Details

Journal of Participation and Employee Ownership, vol. 1 no. 1
Type: Research Article
ISSN: 2514-7641

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Article

David Macarov

The author argues that we must stop and take a look at what our insistence on human labour as the basis of our society is doing to us, and begin to search for possible…

Abstract

The author argues that we must stop and take a look at what our insistence on human labour as the basis of our society is doing to us, and begin to search for possible alternatives. We need the vision and the courage to aim for the highest level of technology attainable for the widest possible use in both industry and services. We need financial arrangements that will encourage people to invent themselves out of work. Our goal, the article argues, must be the reduction of human labour to the greatest extent possible, to free people for more enjoyable, creative, human activities.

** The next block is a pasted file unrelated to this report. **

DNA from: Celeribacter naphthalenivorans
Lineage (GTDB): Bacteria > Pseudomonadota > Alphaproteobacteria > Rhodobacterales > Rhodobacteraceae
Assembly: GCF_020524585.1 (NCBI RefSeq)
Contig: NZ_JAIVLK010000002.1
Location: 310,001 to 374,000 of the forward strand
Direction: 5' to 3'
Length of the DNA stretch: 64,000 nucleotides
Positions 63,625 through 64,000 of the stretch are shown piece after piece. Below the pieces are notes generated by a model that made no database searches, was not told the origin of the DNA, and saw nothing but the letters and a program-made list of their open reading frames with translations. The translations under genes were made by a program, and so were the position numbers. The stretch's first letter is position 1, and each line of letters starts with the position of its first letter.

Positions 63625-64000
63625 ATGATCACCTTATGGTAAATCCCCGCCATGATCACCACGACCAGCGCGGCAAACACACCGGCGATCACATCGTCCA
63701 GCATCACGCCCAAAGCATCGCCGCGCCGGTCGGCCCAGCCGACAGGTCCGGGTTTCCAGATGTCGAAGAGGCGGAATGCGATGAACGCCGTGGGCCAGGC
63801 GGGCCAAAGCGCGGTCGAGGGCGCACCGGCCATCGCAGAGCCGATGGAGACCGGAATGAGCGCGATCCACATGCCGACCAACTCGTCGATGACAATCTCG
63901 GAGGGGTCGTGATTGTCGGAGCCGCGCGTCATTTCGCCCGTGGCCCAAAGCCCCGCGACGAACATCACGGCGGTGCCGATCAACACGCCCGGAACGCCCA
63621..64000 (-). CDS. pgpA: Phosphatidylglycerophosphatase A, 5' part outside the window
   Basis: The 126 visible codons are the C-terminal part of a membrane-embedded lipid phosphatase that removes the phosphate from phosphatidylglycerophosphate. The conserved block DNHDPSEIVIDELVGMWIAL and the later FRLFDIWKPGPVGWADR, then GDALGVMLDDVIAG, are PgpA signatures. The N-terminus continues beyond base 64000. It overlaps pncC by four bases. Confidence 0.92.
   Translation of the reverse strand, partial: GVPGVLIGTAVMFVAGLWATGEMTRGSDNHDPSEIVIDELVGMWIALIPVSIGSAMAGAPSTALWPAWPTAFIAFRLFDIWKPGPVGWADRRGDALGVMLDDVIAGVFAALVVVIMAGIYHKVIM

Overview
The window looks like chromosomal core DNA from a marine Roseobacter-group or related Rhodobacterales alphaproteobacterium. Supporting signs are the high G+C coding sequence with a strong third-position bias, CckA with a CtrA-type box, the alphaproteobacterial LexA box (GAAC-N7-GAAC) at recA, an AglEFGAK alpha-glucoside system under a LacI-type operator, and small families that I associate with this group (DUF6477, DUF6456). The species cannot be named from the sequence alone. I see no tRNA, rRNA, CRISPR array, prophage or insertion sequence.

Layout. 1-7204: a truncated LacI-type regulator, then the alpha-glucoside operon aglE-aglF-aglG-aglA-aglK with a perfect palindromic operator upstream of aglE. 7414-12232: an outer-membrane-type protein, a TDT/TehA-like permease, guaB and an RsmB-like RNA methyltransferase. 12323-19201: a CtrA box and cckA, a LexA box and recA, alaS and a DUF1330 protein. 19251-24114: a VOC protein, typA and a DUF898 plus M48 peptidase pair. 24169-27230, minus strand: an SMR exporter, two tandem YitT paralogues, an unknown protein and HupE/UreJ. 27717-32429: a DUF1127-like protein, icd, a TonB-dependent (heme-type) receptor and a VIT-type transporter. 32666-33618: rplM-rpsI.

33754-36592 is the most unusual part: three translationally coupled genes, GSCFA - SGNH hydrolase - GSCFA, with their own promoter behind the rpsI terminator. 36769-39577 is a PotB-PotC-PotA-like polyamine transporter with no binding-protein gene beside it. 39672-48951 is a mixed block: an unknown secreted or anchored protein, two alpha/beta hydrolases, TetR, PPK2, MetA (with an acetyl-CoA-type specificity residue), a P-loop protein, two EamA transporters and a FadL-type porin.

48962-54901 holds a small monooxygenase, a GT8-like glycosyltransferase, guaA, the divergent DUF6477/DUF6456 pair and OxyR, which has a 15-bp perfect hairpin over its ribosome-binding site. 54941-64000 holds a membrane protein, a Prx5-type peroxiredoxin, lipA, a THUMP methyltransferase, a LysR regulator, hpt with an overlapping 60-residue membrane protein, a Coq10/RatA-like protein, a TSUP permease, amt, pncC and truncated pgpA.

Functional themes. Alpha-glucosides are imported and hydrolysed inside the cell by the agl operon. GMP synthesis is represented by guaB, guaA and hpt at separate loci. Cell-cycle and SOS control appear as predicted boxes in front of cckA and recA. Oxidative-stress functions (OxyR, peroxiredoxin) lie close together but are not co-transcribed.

Details

International Journal of Sociology and Social Policy, vol. 8 no. 2/3/4
Type: Research Article
ISSN: 0144-333X

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Article

Darlene Himick

The purpose of this paper is to investigate how the accounting notion of “human depreciation” helped the defined benefit pension plan emerge as the dominant means of…

Abstract

Purpose

The purpose of this paper is to investigate how the accounting notion of “human depreciation” helped the defined benefit pension plan emerge as the dominant means of dealing with an aging workforce in the first half of twentieth century USA.

Design/methodology/approach

The study examines historical material to identify the intersection of several different practices and knowledges that came together in the early decades of the 1900s to permit human depreciation in 1949 to be used to formally link aging employees to their employers.

Findings